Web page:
One illustration is reproduced from a Psalter recently digitised as part of the England and France 700-1200 project funded by The Polonsky Foundation. It is one of 20 full-page illuminations that appear at the beginning of the manuscript, forming one of the most outstanding prefatory cycles to survive from the period around 1200. In this image, Judas is depicted with the infamous 30 pieces of silver, piled next to the High Priest. Judas then hangs himself from a tree, out of guilt at his betrayal of Christ. The scene is juxtaposed with a representation of Christ’s flagellation at the hands of the Romans in the panel below. 

You can read more about this Psalter in Kathleen Doyle & Charlotte Denoël, Medieval Illumination, Manuscript Art in England and France, 700–1200 (London: British Library, no. 39. To explore other manuscripts included in the project, and learn about Hebrew in manuscripts digitised by the project, read this article on the Medieval England and France, 700-1200 website.

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Judas’ betrayal of Christ, in a Biblia pauperum, Northern Netherlands, c. 1395-1400: Kings MS 5, f. 11r

Also reproduced in the exhibition is an image from an opulent copy of the Biblia pauperum. The Biblia pauperum, or Bible of the poor, is a typological approach to the Christian Bible in which images illustrate how the Old Testament was seen to be both predictive of and more fully explained by the New Testament. The image featured in Jews, Money, Myth is a detail from the central image on this page, which compares the selling of Joseph to Potiphar to the selling of Christ by Judas. In the image, Judas holds a cloak with a large number of coins (although they are gold, rather than silver). The manuscript is described in more detail by Scot McKendrick & Kathleen Doyle, The Art of the Bible: Illuminated Manuscripts from the Medieval World (London: Thames and Hudson, 2016), no. 38.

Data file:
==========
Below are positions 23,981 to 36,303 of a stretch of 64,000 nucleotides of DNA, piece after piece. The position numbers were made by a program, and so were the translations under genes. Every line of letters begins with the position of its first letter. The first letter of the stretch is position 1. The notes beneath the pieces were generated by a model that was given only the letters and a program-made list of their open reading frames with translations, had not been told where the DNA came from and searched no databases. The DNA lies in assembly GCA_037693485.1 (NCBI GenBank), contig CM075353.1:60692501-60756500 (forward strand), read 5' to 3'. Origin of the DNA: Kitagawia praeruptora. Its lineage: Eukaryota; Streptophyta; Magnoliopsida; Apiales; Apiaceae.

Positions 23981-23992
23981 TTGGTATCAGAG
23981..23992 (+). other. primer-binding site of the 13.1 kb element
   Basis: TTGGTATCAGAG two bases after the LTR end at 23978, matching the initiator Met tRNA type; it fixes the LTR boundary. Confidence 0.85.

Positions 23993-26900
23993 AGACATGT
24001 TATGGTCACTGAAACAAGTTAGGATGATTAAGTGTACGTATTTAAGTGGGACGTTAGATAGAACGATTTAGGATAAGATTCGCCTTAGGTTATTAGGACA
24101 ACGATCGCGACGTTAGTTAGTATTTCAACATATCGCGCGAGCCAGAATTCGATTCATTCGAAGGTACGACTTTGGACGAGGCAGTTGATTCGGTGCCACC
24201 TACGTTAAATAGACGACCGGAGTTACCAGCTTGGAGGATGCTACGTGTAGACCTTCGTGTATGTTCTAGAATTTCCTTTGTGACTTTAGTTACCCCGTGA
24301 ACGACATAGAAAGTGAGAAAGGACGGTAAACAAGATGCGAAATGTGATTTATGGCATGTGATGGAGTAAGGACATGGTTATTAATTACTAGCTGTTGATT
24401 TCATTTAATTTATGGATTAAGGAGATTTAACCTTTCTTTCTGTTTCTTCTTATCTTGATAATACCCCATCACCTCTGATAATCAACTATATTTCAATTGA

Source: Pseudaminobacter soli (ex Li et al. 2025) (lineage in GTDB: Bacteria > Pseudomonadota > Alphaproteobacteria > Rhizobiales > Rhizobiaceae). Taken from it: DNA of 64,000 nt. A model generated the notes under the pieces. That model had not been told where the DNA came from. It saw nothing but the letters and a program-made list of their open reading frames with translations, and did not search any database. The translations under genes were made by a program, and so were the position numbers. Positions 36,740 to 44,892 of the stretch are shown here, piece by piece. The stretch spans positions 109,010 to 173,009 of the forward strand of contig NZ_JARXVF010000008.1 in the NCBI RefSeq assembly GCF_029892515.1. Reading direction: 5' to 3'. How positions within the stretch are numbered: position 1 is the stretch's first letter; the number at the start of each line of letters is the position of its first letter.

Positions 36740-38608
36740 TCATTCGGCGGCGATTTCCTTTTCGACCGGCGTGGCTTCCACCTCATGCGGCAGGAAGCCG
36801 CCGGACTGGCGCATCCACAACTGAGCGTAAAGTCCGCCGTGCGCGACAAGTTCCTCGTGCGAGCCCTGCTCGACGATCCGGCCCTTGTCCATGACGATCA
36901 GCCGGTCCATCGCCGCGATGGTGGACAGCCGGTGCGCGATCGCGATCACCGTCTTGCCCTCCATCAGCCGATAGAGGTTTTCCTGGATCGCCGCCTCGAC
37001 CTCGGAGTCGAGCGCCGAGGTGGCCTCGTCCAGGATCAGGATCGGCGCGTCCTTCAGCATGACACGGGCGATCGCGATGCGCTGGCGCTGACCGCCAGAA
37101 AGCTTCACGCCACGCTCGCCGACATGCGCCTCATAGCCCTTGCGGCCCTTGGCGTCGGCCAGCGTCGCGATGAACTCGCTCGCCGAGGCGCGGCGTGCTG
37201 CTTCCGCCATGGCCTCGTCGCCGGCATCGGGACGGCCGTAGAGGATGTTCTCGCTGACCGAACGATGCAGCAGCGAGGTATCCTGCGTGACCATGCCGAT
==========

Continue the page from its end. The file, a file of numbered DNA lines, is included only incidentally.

For a fascinating discussion of Judas as ‘The Wickedest Man’, we highly recommend that you listen to Janet Robson’s Radio 4 broadcast from 2005, available here. You may also be interested in her article, 'Fear of Falling: Depicting the Death of Judas in Late Medieval Italy', in Fear and its Representations in the Middle Ages and Renaissance, ed. by Anne Scott and Cynthia Kosso, Arizona Studies in the Middle Ages and Renaissance, 6 (Turnholt: Brepols, 2002), pp. 33–65.

 

Jews, Money, Myth is on show at the Jewish Museum, London, from 19 March until 7 July 2019. The exhibition catalogue is edited by Joanne Rosenthal and Marc Volovici (London: Jewish Museum, 2019).

 

Calum Cockburn and Kathleen Doyle

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01 April 2019

Did Leonardo da Vinci invent the egg timer?